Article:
Alix in Wonderland

This is not the easiest post for me to write. It is hard to admit that we are not perfect. It is not easy to discuss our failures and it is so hard to admit that we have thrown in the towel.

Last weekend I left for my first vacation (or even stay away from my home!) since my diagnosis of Multiple Sclerosis (MS) last November. I was extremely anxious about it going in. I was worried about a whole multitude of things. But the biggest and nastiest fear, lurking under the floorboards of my heart, was that I wouldn’t be able to do it. That I would get sick and need to go home, or be too anxious and need to go home, or never even leave the house to begin with!

I went in with a plan. I made lists, did research, and checked and double checked everything. I set myself up for success.

Things went well the first couple of days. The best parts of it were being able to spend time with my family and just laugh, be ourselves, and forget about our everyday worries for a little while. I have an amazing family. They make me laugh like no one else can, comfort me in a way that only years of strong bonds can teach, and they understand me better than anyone on this planet.

Don’t get me wrong, I was anxious those first few days. But it was like the pot was boiling with only half empty water. I wasn’t worried about it boiling over. Things were controlled. Looking back, I was needing to take my Xanax much more often than I normally would, but that is ok! It is what it is there for.

But then on my third night of vacationing I fell apart.

I think I was starting to feel the physical toll of being out in the sun, swimming, cliff jumping etc. It scares me – not cliff jumping, MS – Even though I feel it almost every day, every time my right leg goes numb and tingly it scares me. I tried to remind myself that I have felt that feeling before, it just means I need to rest and I will bounce back in a day or two.

I think I was also having a really hard time being away from the comfort of my routine and familiarity of being at home. I was letting it get to me that my meds weren’t in the same place they always are when I need them, that the bed made my back hurt and crunched like diaper every-time my husband rolled over next to me, that I didn’t have my dog to snuggle and pet when I started to feel the anxiety simmering closer and closer to the surface of the pot.

I don’t know what caused me to boil over. I was fine one moment and in the throes of a full-blown panic attack the next. All I could keep thinking was that I NEEDED to get off this island and go home. My husband tried to calm me down. I took my meds. We went back to our lodgings and laid down and tried to ride out this attack. But I just couldn’t shake it.

We ended up leaving the trip early due to my anxiety. I felt like a failure. I felt like I was giving up on something that I had JUST been so proud of, my courage. I felt weak. It was not a good feeling. I think I cried the whole ferry back to the mainland.

I let myself feel sad for the rest of the night. I allowed myself to feel guilty for leaving the wonderful trip my mom and dad had planned for us. I allowed myself to feel anxious and terrible, but just for a little bit.

I knew I had made my choice, and although I might be a mess right now, that is OK.

It is OK not to be OK. It is ok to admit that you have given it your best shot and you need to go home and rest now. It is ok to say I can only push myself so far. It’s ok to admit that I might not be quite as strong yet as I though I was.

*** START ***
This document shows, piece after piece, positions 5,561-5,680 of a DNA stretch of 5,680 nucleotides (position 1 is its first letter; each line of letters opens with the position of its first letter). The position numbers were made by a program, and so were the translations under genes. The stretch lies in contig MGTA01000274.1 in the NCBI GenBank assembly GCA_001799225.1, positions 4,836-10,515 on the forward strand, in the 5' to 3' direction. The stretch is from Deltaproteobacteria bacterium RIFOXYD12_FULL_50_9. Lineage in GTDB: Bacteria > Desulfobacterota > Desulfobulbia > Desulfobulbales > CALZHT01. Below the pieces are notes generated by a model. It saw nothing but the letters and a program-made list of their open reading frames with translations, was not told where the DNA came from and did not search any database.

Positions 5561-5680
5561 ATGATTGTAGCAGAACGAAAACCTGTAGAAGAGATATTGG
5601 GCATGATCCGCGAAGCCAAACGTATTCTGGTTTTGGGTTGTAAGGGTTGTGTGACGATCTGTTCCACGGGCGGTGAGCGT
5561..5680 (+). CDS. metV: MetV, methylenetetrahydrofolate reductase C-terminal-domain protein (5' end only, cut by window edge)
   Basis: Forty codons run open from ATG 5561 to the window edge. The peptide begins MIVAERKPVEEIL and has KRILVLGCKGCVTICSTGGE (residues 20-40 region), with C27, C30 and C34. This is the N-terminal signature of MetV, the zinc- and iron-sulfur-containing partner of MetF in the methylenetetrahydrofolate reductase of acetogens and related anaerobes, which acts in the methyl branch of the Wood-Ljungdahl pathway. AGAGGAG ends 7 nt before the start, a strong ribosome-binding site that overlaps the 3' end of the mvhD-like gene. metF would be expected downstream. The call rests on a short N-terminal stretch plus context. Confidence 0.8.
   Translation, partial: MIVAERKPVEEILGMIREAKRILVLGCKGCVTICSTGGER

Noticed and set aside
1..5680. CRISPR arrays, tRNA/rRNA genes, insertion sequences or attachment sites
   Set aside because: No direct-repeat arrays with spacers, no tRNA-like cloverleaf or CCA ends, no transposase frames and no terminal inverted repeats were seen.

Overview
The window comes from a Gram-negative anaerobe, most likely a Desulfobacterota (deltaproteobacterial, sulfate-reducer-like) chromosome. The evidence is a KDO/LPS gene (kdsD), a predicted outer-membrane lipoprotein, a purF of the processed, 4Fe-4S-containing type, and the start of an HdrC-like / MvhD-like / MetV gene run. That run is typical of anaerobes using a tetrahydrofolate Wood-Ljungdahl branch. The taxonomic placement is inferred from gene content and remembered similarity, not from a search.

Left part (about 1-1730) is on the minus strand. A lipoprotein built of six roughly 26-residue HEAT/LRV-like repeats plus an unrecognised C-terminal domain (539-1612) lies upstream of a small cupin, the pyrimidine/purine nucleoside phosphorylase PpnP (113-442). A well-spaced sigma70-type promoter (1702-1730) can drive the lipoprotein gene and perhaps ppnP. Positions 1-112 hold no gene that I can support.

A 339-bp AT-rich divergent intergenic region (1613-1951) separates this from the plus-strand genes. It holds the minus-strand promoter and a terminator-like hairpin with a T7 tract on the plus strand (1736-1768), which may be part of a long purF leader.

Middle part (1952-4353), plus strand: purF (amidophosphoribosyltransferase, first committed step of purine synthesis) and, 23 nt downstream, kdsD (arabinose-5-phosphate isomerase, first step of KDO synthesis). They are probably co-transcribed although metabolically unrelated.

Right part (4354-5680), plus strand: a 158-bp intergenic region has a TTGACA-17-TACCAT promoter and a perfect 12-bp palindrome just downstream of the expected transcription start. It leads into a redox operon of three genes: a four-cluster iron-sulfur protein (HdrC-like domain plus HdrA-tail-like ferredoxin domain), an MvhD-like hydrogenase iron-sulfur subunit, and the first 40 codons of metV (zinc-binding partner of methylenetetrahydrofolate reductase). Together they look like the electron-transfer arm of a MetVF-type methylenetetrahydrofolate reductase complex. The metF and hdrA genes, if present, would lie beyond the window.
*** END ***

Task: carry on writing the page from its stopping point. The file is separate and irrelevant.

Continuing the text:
I did a lot of self reflecting on the drive back home. I think it is important for me not to feel ashamed for not being able to stay the whole trip (something I really wanted to do not just for the fun and sun, but to prove something to myself as well). I think it is important for me to recognize that I did my best and that I will continue to work on it. That does not mean I am not strong.

I will continue to work on techniques to manage my anxiety. I will continue to meditate and live in the present. I will continue to be grateful for the little things throughout my day.

And some day, when I am ready, I will try again!

-A

6 Replies to “It’s OK not to be OK”

  1. Give yourself credit for going and for wanting to try it again when you are ready. That is important for you to know that you tried your best and that you cannot best that! Well written post with lots of feeling in you writing… thank you!

    Liked by 1 person

  2. And that next day, week of readiness will not be too far off…I know this from experience. You are strong Alix, and life has so much ahead for you! Love you my sweet goddaughter ❤️

    Liked by 1 person

  3. Please try to never feel like you failed when you did more than most, YOU tried! This was not a failed attempt at all. YOU did show a lot of strength and so much courage, but you show that even more saying YOU are going to try again someday when YOU are ready! This was a very well written and emotional post that shows just how strong YOU are as a person. MS is not easy and I hate to say this because it sounds a little negative, but it doesn’t necessarily get easier, we just learn how to handle things in life. It is so wonderful how supportive your family is because without support, anyone could tend to just want to give up. I hope that someday soon you will see the strength in yourself that I do and be PROUD!!!

    Liked by 1 person

      1. You are welcome! It is honestly a little scary that if we are being logical we know the MS isn’t going away, but hopefully it doesn’t progress too much! Stay strong and you are right that you do always have support from this amazing community!

        Liked by 1 person

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